It is increasingly clear that olfactory perception is impaired in a wide variety of neurological and neuropsychiatric disorders. However, this growing clinical appreciation for the human sense of smell is offset by a poor scientific understanding at the physiological level. Indeed, much of our basic knowledge about the human olfactory system is inferred from studies in rodents and insects, but whether the cortical computations established in animals are relevant for humans is largely unknown. The major aim of this research project is to elucidate the spatiotemporal mechanisms of odor processing in the human olfactory system. In collaboration with the Comprehensive Epilepsy Center and Functional Neurosurgery teams at Northwestern, we will record odor-evoked patterns of electroencephalographic (EEG) activity directly from the human brain in patients with medically intractable seizures. The highly accurate placement of high-density invasive electrodes around the medial temporal and orbital frontal lobes during standard surgical exploration offers a unique window into the functional anatomy of the olfactory system with unparalleled temporal and spatial resolution. Studies are designed to compare odor-evoked oscillatory activity profiles in the olfactory bulb, olfactory (piriform) cortex, and orbitofrontal cortex, and to understand how these different brain regions interact to support olfactory categorical perception and coding. Work proposed here will yield a more comprehensive basic research understanding of human olfaction, particularly with regard to its temporal dynamics, and will provide a direct link to non human animal studies. From a clinical translational perspective, this project may help in diagnosis and prediction of functional outcome in epilepsy patients, and open up new avenues for monitoring disease onset and progression in other neurological disorders involving the sense of smell.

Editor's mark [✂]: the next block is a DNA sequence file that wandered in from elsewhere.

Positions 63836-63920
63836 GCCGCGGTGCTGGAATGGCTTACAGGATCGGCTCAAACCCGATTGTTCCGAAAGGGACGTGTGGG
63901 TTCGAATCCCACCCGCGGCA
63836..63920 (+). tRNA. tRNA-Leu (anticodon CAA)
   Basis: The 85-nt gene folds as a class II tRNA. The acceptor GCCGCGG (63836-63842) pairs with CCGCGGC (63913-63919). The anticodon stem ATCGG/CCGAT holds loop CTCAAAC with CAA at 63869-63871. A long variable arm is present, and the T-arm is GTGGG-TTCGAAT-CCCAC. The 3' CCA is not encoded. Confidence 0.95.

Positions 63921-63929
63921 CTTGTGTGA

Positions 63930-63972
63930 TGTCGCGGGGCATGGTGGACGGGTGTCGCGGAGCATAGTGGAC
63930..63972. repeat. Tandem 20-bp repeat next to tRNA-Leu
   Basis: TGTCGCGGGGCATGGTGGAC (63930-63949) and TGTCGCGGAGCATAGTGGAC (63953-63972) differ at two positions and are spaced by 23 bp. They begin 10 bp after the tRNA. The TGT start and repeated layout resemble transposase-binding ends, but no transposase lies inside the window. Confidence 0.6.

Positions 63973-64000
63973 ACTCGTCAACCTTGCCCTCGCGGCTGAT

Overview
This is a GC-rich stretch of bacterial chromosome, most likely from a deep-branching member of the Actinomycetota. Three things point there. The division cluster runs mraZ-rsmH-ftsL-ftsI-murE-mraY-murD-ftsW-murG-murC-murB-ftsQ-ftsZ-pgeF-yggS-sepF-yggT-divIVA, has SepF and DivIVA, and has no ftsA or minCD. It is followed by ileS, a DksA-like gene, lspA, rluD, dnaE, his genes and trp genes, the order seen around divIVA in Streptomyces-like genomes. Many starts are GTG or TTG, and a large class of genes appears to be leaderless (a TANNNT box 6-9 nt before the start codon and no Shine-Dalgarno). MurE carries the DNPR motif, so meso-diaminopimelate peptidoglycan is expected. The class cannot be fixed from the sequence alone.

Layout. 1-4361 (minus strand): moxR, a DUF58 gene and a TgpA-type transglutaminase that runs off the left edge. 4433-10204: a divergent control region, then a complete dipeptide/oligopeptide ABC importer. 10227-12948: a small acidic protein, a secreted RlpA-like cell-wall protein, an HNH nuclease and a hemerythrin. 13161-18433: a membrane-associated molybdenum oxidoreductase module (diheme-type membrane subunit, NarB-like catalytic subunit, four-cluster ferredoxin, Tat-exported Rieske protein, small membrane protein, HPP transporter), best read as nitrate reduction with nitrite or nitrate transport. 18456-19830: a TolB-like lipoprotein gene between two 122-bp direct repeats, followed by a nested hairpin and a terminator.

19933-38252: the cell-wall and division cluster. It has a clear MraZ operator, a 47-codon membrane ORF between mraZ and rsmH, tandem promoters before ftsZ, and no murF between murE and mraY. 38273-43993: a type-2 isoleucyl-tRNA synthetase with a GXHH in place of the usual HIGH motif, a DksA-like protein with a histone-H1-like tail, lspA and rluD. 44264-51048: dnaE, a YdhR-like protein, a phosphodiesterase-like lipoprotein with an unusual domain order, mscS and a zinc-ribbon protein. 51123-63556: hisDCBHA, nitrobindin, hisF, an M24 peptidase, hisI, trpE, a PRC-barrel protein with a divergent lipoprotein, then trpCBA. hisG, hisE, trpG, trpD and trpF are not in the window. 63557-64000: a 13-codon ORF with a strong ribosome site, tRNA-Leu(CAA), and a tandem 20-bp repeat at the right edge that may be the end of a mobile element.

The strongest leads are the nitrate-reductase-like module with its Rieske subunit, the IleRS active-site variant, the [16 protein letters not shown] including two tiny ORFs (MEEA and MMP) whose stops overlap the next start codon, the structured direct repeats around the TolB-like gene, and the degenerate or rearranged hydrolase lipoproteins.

In combining intracranial EEG techniques with olfactory psychophysical approaches in patients with medically resistant epilepsy, the proposed research offers a unique window into the spatiotemporal organization of the human olfactory system, and will provide a direct link to research in animal models. Findings from this work may directly guide the development of new tools for lesion localization in epilepsy and for the prediction of functional outcome in epilepsy patients who are being considered for surgical intervention. The work proposed here will additionally provide new insights into monitoring onset and progression of other neurological disorders, including Alzheimer's disease and Parkinson's disease, in which olfactory perceptual impairments are an early sign.
|Olofsson, Jonas K; Gottfried, Jay A (2015) The muted sense: neurocognitive limitations of olfactory language. Trends Cogn Sci 19:314-21|